Throw in lines

The two lines are 0.15m long and  marked outside the playing court at the sideline opposite the scorer’s table. The outer edge of the lines are 8.325m from the inner edge of the nearest endline.

No-charge semi-circle areas

The no-charge semi-circle lines shall be marked on the playing courts, limited by:

  • A semi-cicle with a radius of 1.25m measured from the point on the floor beneath the exact centre of the basket to the inner edge of the semi-circle. 

The semi-circle is joined to:

  • Two parallel lines perpendicular to the endlines, the inner edge 1.25m from the point on the floor beneath the exact centre of the basket, 0.375m in length and ending 1.20m from the inner edge of the endline.

The no-charge semi-circle areas are completed by imaginary lines joining the ends of the parallel lines directly below the front edges of the backboards.  The no-charge semi-circle lines are not part of the no-charge semi-circle areas.

Spectators

All spectators must be seated at a distance of at least 5m from the outer edge of he boundary line of the playing court.

3x3 basketball

The main rules of 3x3 are as follows:

  • One basket on one half-court.
  • 2 teams of 3 players and up to one substitute per team.
  • 12 seconds shot clock.
  • 1st team to reach 21 points or best after 10 minutes wins.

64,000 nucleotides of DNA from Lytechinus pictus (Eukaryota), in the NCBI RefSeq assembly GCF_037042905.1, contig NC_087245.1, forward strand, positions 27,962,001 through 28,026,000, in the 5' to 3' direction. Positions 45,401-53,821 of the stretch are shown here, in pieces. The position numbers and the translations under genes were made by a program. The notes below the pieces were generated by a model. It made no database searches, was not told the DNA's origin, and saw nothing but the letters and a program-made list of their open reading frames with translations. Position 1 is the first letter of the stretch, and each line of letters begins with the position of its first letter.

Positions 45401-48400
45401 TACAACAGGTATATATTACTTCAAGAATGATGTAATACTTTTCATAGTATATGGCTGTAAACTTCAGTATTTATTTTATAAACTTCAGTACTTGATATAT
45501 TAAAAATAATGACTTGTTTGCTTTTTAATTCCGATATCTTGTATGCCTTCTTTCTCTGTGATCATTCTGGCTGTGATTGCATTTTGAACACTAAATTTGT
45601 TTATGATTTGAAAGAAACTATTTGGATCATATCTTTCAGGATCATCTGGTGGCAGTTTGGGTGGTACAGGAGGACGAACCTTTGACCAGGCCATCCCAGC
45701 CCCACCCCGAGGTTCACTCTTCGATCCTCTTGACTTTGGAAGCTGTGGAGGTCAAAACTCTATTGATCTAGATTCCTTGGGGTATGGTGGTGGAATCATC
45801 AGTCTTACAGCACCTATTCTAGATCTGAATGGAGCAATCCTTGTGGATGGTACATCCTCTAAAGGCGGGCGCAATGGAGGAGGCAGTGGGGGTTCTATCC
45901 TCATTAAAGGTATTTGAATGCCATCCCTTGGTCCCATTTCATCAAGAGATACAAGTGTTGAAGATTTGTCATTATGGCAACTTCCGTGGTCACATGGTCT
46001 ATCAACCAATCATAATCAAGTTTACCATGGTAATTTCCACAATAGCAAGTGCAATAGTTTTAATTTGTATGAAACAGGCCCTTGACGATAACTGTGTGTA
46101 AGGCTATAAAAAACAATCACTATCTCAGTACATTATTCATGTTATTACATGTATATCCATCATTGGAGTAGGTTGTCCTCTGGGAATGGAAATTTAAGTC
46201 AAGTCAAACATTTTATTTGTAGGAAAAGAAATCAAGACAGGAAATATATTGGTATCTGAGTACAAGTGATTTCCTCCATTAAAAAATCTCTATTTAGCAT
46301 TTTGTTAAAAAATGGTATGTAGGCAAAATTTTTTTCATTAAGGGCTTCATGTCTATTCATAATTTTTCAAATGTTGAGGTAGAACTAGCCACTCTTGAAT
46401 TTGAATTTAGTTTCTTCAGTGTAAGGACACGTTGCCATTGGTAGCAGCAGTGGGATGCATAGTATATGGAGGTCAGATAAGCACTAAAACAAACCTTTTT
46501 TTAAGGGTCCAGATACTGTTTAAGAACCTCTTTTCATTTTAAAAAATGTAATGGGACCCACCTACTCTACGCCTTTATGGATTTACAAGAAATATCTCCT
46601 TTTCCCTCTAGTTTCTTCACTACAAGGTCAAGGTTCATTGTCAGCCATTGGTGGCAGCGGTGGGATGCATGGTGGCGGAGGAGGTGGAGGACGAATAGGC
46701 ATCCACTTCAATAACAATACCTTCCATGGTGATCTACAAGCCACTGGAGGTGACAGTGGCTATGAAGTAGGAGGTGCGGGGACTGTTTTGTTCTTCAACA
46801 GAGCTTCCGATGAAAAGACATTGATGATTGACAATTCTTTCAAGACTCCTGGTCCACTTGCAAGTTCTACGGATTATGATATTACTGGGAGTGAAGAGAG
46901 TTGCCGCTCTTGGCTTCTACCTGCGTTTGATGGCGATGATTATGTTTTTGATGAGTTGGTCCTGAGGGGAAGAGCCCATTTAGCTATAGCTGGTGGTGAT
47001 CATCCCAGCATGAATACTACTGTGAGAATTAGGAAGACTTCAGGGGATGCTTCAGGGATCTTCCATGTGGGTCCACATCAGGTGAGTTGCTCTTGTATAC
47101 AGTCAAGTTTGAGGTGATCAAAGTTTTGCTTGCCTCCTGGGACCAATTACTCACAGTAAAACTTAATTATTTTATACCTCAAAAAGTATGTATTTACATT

Playing court

A regular 3x3 court playing surface is 15m wide x 11m long.

The court has a regular basketball playing court sized zone, including a free throw line (5.80m), a two point line (6.75m) and a “no-charge semi-circle” area underneath the one basket. 

Half a traditional basketball court may be used.

Mini-basketball

Mini‑­basketball is a game for boys and girls who are eleven years or under in the year the competition begins.

Mini‑­basketball is played by 2 teams of 5 players each. The aim of each team is to score in the opponents’ basket and to prevent the other team from scoring.

Court dimensions

The playing court has a flat, hard surface free from obstructions. The dimensions of the courts may vary to account for local facilities. The standard size is 28m long and 15m wide.

It can be scaled down in size, providing the variations are in the same proportions from 26m x 14m to 12m x 7m.

Note: It is important that the free throw line is 4m to the backboard.

Mini-basketball-court


References

2014 Official Basketball Rules International Basketball Federation (FIBA) 1 October 2014, Barcelona Spain 2 February 2014. http://www.fiba.com/downloads/Rules/2014/Official_Basketball_Rules_2014_Y.pdf

2014 Official Basketball Rules and Basketball Equipment International Basketball Federation (FIBA) 1 October 2014, Barcelona Spain 2 February 2014. http://www.fiba.com/downloads/Rules/2014/BasketballEquipment2014_Final_V1_withCovers_LOW.pdf

Mini‑­Basketball Rules 2005. FIBA, Geneva Switzerland. www.fiba.com

Sport association details

Western Australian Basketball Federation

Rob Clement
Chief Executive Officer
PO Box 185 FLOREAT WA 6014
Telephone 08 6272 0741
Email admin@basketballwa.asn.au
Website www.basketballwa.asn.au

Disclaimer

The information in this guide is general in nature and cannot be relied upon as professional advice concerning the design of, or marking out for, sporting facilities and playing areas. No assurance is given as to the accuracy of any information contained in this guide and readers should not rely on its accuracy. Readers should obtain their own independent and professional advice in relation to their proposed sporting activity.